Donald Trump has said he will be making a visit to the Republic of Ireland at some point this year.
During a press conference with the taoiseach (Irish PM), the US president confirmed he would make the trip as Ireland is "a special place".
He was meeting Leo Varadkar in the White House as part of St Patrick's Day celebrations in Washington DC.
Mr Trump was due to visit the Republic of Ireland last year, but it was cancelled for "scheduling reasons".
Mr Trump said that he and Mr Varadkar have become "fast friends".
Later on Thursday, Mr Varadkar presented the US president with the traditional bowl of shamrock in a ceremony that dates back to the 1950s.
Speaking during the ceremony, the taoiseach said he could see the results of Mr Trump's ambitions to "make America great again".
He added that the US should not lose sight of the things that made it great already, such as immigration, freedoms and civil rights.
"I believe the greatness of America is about more than economic prowess and military might," he said.
"It is rooted in the things that make us love America - your people, your values, a new nation conceived in liberty. The land and the home of the brave and the free."
He thanked Mr Trump and Congress for a new visa programme which will allow a limited number of Irish citizens to work in the United States each year.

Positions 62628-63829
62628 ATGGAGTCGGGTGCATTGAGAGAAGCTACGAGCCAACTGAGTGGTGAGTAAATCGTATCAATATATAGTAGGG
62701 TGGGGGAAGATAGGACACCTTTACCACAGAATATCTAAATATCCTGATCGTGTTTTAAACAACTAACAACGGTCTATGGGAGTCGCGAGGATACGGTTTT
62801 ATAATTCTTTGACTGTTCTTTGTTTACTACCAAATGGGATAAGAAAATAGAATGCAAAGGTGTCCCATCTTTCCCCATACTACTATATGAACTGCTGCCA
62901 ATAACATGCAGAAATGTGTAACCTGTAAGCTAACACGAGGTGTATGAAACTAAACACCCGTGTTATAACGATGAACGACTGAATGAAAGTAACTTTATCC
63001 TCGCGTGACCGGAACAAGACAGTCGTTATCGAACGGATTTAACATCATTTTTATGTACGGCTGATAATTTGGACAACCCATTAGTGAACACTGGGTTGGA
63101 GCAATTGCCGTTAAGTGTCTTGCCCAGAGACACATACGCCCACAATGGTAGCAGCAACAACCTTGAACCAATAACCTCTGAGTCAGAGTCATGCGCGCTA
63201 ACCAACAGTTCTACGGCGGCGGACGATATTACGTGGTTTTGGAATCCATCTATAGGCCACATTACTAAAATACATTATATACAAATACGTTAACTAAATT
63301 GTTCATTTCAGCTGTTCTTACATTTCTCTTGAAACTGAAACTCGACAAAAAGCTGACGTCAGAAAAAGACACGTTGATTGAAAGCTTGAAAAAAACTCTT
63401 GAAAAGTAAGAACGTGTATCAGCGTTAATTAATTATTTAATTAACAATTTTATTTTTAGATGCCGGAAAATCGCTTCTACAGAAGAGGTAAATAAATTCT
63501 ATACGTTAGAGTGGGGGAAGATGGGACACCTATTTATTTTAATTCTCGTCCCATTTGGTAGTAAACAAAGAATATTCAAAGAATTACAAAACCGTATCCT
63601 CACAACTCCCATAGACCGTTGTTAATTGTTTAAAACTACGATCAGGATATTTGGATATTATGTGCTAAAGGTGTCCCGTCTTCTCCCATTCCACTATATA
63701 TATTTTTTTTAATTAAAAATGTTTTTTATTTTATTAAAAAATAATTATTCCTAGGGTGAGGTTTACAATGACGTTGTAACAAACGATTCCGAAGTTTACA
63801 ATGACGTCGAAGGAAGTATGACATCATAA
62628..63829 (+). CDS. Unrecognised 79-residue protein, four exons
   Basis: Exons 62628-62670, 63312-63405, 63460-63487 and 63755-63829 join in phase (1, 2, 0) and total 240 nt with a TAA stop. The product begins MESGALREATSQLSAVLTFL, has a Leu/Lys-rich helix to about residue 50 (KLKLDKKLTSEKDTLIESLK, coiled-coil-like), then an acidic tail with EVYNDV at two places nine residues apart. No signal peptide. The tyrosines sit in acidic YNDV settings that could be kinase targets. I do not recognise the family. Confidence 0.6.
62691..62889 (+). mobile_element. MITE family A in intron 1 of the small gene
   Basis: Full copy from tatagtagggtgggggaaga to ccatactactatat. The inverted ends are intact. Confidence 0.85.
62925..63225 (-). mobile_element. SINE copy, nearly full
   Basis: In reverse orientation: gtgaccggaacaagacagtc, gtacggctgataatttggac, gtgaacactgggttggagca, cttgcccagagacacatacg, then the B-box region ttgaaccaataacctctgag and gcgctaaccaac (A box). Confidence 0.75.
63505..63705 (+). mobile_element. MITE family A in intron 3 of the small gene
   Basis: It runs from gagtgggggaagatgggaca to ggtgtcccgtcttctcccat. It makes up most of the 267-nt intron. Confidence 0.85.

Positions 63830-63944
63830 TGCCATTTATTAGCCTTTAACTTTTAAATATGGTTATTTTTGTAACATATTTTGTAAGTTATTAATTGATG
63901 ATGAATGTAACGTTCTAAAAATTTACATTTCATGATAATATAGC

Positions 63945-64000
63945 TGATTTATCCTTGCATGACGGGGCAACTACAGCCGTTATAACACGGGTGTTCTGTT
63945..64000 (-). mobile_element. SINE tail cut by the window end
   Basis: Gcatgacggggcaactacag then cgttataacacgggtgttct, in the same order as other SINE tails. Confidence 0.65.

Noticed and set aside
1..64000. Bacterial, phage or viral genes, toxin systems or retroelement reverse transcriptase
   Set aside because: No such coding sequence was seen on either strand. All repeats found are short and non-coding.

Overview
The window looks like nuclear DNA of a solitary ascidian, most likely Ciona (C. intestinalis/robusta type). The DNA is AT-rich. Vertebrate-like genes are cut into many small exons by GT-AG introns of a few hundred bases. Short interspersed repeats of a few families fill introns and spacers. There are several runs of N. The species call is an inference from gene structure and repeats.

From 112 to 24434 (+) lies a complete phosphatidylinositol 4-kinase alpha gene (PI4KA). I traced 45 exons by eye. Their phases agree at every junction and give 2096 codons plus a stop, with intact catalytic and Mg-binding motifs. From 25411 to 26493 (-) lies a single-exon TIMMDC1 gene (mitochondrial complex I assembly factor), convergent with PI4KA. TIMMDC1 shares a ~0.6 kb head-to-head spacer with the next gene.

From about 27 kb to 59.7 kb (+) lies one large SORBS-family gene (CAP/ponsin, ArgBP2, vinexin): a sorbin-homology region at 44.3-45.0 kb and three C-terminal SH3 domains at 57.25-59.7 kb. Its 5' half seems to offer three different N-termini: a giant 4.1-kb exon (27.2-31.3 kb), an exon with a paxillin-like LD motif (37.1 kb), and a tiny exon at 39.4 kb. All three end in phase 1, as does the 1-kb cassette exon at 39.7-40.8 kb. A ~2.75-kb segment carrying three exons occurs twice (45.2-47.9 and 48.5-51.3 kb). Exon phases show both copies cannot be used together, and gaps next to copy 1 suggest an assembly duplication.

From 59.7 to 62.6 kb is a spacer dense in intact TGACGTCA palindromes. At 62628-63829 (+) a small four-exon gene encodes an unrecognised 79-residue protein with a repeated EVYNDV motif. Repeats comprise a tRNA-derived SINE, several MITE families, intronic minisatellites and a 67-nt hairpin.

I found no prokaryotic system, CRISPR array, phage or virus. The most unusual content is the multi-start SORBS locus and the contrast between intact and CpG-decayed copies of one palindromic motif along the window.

Democratic Unionist Party (DUP) leader Arlene Foster has already said she hopes to invite Mr Trump to attend the Open golf championship, which will be staged in Northern Ireland this July.
On Thursday she attended a lunch on Capitol Hill hosted by House of Representatives Speaker Nancy Pelosi, and addressed by Donald Trump.
During a press conference with Mr Varadkar, Mr Trump also addressed the Brexit deadlock.
He said the Irish border issue was "one of the most complex points", but did not offer thoughts on how it should be resolved.
Mr Trump added. "I'm surprised at how badly it has all gone from a standpoint of negotiations but I gave the prime minister my ideas of how to negotiate it, she didn't listen to that and that's fine but it could have been negotiated in a different manner."
Mr Varadkar told reporters he had a different view to Mr Trump on how Brexit should be handled, and that it would be "a few years" before the UK "sorted itself out".
Earlier on Thursday, Mr Varadkar met the US Vice-President Mike Pence, at an event where he said that he is judged not by his sexual orientation but by his political actions.
Mr Pence has been criticised in the past for his conservative views on LGBT rights, and last year there was much focus on his meeting with the taoiseach.
At that time, Mr Pence invited Mr Varadkar and his partner to visit him.
On Thursday, the taoiseach and his partner, Matt Barrett, met Mr Pence and his sister at his residence in Washington DC.
Mr Varadkar has invited Mr Pence to visit the Republic of Ireland, who confirmed that he is planning a trip with his mother at some stage.